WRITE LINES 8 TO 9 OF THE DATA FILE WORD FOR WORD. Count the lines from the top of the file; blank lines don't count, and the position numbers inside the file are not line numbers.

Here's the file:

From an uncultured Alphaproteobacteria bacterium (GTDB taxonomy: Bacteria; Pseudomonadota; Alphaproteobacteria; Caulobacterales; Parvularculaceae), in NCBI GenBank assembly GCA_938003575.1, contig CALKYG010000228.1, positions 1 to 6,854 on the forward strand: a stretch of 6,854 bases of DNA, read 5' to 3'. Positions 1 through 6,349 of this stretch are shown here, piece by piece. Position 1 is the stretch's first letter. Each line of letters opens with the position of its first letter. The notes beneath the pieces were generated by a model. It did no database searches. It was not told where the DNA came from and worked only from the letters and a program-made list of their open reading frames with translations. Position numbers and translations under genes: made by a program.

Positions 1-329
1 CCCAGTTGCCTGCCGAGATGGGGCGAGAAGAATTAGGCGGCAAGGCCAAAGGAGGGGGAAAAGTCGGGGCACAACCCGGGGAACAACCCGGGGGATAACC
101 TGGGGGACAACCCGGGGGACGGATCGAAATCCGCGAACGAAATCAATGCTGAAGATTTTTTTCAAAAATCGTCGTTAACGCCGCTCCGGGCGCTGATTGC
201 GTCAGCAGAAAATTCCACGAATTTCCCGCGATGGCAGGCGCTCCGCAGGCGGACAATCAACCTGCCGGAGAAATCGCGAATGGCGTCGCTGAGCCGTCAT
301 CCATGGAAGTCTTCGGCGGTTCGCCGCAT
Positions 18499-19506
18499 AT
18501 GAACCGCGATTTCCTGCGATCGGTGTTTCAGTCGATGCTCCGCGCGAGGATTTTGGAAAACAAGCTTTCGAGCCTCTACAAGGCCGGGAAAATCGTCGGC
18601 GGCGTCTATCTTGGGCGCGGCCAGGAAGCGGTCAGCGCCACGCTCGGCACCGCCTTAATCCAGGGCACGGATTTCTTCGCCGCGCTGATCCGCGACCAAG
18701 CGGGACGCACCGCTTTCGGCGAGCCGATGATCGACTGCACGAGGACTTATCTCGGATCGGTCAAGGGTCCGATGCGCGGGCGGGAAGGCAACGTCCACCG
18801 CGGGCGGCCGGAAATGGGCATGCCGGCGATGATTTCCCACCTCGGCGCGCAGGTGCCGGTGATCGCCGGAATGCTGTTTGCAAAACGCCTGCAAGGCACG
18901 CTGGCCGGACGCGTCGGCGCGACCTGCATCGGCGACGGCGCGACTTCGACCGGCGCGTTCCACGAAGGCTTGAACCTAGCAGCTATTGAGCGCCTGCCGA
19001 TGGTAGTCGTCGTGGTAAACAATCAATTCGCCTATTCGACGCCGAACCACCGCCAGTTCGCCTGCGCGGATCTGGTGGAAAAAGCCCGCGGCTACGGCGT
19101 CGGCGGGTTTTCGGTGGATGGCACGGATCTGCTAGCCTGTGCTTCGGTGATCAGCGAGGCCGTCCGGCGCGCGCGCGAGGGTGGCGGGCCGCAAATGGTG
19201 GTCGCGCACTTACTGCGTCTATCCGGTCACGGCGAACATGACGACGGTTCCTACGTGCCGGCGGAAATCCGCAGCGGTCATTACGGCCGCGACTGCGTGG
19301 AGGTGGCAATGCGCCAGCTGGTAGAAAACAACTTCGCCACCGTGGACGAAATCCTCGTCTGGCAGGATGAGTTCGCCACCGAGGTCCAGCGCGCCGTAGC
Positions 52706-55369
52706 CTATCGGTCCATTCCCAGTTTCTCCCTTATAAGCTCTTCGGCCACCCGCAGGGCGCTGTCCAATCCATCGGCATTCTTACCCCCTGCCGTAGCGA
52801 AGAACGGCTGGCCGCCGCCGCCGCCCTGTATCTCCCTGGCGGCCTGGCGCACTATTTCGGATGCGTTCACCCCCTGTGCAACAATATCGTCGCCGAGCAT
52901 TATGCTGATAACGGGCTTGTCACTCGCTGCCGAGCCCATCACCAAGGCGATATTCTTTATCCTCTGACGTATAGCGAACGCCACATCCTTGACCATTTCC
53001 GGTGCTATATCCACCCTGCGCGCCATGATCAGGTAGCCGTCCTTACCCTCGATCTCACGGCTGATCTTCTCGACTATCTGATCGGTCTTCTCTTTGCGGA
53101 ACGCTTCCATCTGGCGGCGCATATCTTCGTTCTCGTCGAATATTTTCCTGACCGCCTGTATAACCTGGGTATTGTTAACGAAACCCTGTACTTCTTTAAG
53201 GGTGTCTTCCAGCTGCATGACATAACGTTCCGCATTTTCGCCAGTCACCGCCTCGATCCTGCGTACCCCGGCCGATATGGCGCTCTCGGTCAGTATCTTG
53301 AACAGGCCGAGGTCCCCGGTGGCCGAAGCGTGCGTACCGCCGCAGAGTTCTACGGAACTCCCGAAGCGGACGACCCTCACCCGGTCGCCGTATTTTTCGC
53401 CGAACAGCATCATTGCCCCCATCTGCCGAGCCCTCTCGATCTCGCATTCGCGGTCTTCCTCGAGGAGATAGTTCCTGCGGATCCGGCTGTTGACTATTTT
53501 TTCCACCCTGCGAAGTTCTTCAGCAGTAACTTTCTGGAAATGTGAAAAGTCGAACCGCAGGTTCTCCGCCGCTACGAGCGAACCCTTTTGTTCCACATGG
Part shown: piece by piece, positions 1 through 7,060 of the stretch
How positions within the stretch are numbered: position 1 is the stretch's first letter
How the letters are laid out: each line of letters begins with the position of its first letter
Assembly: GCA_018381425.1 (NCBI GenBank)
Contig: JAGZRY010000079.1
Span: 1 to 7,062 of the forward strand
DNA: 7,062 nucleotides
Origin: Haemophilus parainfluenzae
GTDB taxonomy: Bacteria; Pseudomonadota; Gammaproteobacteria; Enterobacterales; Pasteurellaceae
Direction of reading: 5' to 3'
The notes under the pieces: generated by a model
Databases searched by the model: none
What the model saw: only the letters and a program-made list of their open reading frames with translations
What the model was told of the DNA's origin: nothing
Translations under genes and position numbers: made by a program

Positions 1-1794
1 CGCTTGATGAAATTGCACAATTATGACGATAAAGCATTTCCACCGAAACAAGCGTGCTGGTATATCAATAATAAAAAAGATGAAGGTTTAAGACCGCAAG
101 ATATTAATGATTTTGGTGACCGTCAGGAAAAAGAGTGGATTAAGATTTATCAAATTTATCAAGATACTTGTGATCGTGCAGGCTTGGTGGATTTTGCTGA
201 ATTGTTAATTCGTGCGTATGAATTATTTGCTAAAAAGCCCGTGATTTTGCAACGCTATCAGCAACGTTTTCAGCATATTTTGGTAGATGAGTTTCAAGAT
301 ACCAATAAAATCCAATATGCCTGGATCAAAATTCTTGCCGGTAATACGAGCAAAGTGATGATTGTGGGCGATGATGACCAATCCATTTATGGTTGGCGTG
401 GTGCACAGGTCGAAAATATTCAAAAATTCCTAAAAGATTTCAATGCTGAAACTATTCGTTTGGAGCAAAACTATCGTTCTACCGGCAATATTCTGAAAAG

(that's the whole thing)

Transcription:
18499 AT
18501 GAACCGCGATTTCCTGCGATCGGTGTTTCAGTCGATGCTCCGCGCGAGGATTTTGGAAAACAAGCTTTCGAGCCTCTACAAGGCCGGGAAAATCGTCGGC